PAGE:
By 1993, his reputation made him the number one choice for new scores to silent films. Many DVD releases, including Ben-Hur (1925), The Phantom of the Opera (1925), Safety Last (1923), DeMille's The Godless Girl (1928), Chaplin's City Lights (1931) (re-orchestrated by Davis[8] based on Chaplin's and Padilla's[9] original written score) and Erich von Stroheim's Greed (1924), use Davis's music. Davis also created an entire re-scoring of Clarence Brown's Flesh and the Devil (1927). In many of these recordings, he is the conductor as well the composer. On several occasions he has performed these works live in the cinema, as well as in concert halls as the film is running.

Stage works

  • Lady of the Camellias, The - La Dame Aux Camelias is a ballet in two acts and was first performed at the Croatian National Theatre, Zagreb by the Croatian National Theatre Ballet.[10]
  • Cyrano - a Birmingham Royal Ballet commission. It was premiered at the Liverpool Philharmonic Hall, (one excerpt), by the Royal Liverpool Philharmonic Orchestra under the direction of Carl Davis himself in 2006.[11]
  • Alice in Wonderland is Davis's musical set to the text of Lewis Carroll, adapted by John Wells. The First performance took place at the West Yorkshire Playhouse, Leeds under the direction of Ian Brown.[12]
  • The Mermaid is a musical set to Hiawyn Oram's text and is based upon the fairytale by Hans Christian Andersen. It received its debut performance at Fairfield Preparatory School: Loughborough Endowed Schools.[13]
  • Aladdin, commissioned by Scottish Ballet, is a Ballet in 3 acts. It received its first performance at the Edinburgh Festival Theatre by Scottish Ballet, with choreography by Robert Cohan.[14]
  • Lippizaner is a Ballet for chamber orchestra commissioned by the Northern Ballet Theatre. It premiered in November 1989 at the Manchester Palace by Northern Ballet Theatre.[15]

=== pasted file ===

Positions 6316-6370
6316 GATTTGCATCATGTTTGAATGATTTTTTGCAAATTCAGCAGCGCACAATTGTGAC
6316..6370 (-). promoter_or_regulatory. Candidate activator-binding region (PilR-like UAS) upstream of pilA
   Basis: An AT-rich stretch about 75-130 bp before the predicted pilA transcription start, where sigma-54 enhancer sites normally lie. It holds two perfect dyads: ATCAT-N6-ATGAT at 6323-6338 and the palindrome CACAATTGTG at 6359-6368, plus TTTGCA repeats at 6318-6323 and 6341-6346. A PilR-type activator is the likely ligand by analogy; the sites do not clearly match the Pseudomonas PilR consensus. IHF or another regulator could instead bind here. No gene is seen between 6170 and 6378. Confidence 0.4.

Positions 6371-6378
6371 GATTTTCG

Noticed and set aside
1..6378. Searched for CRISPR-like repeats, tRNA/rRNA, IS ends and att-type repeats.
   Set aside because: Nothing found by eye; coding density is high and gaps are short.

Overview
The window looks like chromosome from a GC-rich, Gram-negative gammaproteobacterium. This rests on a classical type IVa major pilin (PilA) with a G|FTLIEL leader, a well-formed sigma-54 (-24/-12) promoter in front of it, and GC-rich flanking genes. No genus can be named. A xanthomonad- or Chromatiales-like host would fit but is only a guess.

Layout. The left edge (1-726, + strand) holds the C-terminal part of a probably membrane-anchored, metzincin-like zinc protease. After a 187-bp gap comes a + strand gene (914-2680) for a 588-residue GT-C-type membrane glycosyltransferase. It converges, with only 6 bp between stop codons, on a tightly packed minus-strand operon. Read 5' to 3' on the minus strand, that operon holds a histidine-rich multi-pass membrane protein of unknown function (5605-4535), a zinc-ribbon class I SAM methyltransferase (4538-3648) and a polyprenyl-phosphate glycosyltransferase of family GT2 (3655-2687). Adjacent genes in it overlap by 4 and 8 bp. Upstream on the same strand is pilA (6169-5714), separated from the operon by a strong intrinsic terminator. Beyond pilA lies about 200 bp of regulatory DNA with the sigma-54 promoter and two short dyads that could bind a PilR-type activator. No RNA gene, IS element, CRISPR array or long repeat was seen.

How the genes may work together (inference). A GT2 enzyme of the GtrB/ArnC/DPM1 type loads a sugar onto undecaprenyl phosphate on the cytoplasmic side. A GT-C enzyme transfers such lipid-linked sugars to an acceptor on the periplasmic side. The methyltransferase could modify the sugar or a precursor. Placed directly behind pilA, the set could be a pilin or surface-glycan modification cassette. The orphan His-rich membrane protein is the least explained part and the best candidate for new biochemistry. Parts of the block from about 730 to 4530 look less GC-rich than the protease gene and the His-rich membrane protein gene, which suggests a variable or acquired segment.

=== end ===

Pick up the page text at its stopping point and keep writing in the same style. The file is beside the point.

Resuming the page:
Personal life

Davis was born in New York City, United States, the son of Sara (née Perlmutter) and Isadore Davis.[16] Davis married the British actress Jean Boht on December 28, 1970.[1] They have two daughters, Hannah Louise (born 1972) and Jessie Jo (born 1974).[1] Davis has also composed music for daughter Hannah's films Mothers & Daughters (2004) and The Understudy (2008). Davis and his wife served as executive producers on the latter film, and they appeared in the film as a married couple, the Davidovitzes.[17]


  1. 1.0 1.1 1.2 Jean Boht. (2010). Retrieved on April 19, 2011.
  3. Brownlow, Kevin (2004). Napoleon: Abel Gance's classic film, p. 217236, Photoplay.
  4. San Francisco Silent Film Festival to Present Abel Gance's Napoleon. Movie News: Top News Stories. Turner Classic Movies (July 14, 2011). Retrieved on July 17, 2011.
  5. Silent Film Festival to present 'Napoleon'. San Francisco Silent Film Festival (July 15, 2011). Retrieved on July 17, 2011.
  6. Calendar of Events. Paramount Theatre of the Arts. Retrieved on July 17, 2011.
  7. Gladysz, Thomas (July 14, 2011). Napoleon's cinematic exile to end in 2012. Retrieved on July 17, 2011.
  8. Roger Ebert, City Lights (1931), Chicago Sun-Times.
  9. Chaplin as a composer.
  16. Carl Davis Biography (1936-). Retrieved on 2013-02-10.
  17. Full cast and crew for The Understudy (2008). The Internet Movie Database. Retrieved on 25 October 2011.

External links

  • Personal Website
  • Carl Davis at the Internet Movie Database
  • Carl Davis at Faber Music
This page was last modified 02.03.2014 14:36:14

This article uses material from the article Carl Davis from the free encyclopedia Wikipedia and it is licensed under the GNU Free Documentation License.